Published: 19th September 2018
Meet Amit Sethi, the IIT professor who uses memes to liven up question papers
Amit Sethi who likes engaging with his students constantly, spends most of his leisure time watching videos and engaging with like-minded people on social media — which is where he gets his ideas from
You probably browse through hundreds of memes on your Facebook timeline throughout the day. How would you react if you open your question paper and see one of those memes used to quiz your understanding of science? Teachers often put up tricky questions to test your true 'mettle' but to include a meme in a question paper is certainly a quirky and bold idea that IIT Mumbai professor Amit Sethi has come up with. A professor of the Department of Electronics and Electrical Engineering at IIT Bombay, Amit has been using memes in his question papers for quite some time now. His test last month had a meme with images of Jesus Christ and goddess Lakshmi to check students' understanding of a question about optics.
Amit explains that students have a hard time relating to conventional questions and they find it boring or monotonous and thus something from the social media is definitely more relatable to them nowadays. They can internalise the concepts easily and it makes learning fun. "It's just easier for them to understand a complex concept and apply it, they find it easier to do so, the fear of not being able to solve something goes away," he explains.
In case you're wondering why the name sounds familiar, he is the same guy who came to the spotlight once in 2016 when he used the ‘Sonam Gupta bewafa hai’ meme and asked students to solve a probability sum during a semester exam at IIT Guwahati. "When I used the Sonam meme I went through the exam hall invigilating and asking if anyone had a doubt regarding the question. Whenever I saw a student smile I realised they had reached that question," he adds.
Meme away: Amit is confident that memes can be incorporated in regular lectures too as long as it doesn't offend anyone
So how did he get so social media savvy? Amit, who likes engaging with his students outside the classroom as much as inside, spends most of his leisure time watching videos and interacting with like-minded people on social media. No wonder he is aware of what's trending and what would be of interest to his students. Amit, who teaches image processing and machine learning, taught at IIT Guwahati for more than six years before moving to Powai.
I was a part of a Facebook group consisting of students and profs, where they exchanged memes often. A lot of students relate to something like memes, I thought it could make them more comfortable if we included such things in question papers and make it fun. Including the 'Sonam Gupta bewafa hai' reference was the first time I tried this, it was a question on probability — what is the probability that she is actually bewafa where I transformed the variables to social attributes that could lead to someone being bewafa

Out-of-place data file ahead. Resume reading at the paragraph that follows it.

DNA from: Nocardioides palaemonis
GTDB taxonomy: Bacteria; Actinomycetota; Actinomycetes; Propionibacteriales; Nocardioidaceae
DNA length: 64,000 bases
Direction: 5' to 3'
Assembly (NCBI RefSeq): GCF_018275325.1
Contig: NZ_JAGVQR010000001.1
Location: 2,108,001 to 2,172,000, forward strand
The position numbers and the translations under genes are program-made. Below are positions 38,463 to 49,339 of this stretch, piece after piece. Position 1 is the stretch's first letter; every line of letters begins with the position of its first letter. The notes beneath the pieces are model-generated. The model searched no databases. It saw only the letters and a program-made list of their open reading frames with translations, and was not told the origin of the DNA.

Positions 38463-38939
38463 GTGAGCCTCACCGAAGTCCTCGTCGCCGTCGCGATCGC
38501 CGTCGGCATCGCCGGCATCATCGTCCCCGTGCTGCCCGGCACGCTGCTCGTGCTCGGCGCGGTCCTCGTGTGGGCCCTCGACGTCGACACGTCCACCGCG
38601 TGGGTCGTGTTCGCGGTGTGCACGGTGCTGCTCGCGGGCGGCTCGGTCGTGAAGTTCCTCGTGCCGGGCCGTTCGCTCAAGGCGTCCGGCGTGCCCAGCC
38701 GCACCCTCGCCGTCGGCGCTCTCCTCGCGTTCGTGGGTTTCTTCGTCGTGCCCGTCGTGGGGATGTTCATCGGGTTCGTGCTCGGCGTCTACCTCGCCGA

Amit Sethi, IIT Bombay professor
Luckily, Amit did not have to face too many objections when he started throwing memes into the exam mix. "Some people who thought this was demeaning the process of education, eventually realised there was no lack of seriousness in the concept but it just made the entire learning and application process easier and fun for students," he says. Amit has received an overwhelming response from his students every time he has used this technique with question papers. "Using jokes or memes helps me re-engage my students while solving a complex problem," he adds.
He is confident that memes can be incorporated in regular lectures too as long as it doesn't offend anyone. "It should be kept in mind that a lot of people are sensitive towards certain jokes. It should not be targetted towards a group of people or a single person and should not hurt the sentiments of anyone or any culture. The techniques should be customised to specific situations and should not berate anyone," adds Amit. The IIT Delhi alumnus feels that this method can be recreated and used in other institutions but it has to be appropriate for the audience — what is funny for college students may not work for school students.
Now, if you are wondering what his latest question about optics meant, here's a scientific breakdown for you:
A Christian missionary had sent a 'magic prayer mat' to me when I was in the US. It looked like some prayer mat design at some distance, and Jesus at some other distance. That magic was supposed to convince me about Jesus' magical powers to convert to Christianity. At that time. While making the question paper last weekend, it came to me that understanding this sort of a "magic" might make a good exam question
Amit Sethi, IIT Professor
So, he wrote some code to see if he could recreate that magic himself. Just like there are different pitches in sound that correspond to different temporal frequencies, there are different details in images related to spatial frequencies. The blended image uses details at one scale from one image and another scale from another image. Depending on the viewing distance, one set of details become more perceptually prominent. "So you might see the image of Jesus at a particular distance and miss Lakshmi's image or vice versa," adds Amit. "The students are supposed to explain which spatial frequencies of the blended image become s important at which viewing distance and how you can use this knowledge to place the information of one or the other source image at those frequencies based on what they learned in class about Fourier transformation of images."
Clearly, he memes what he says!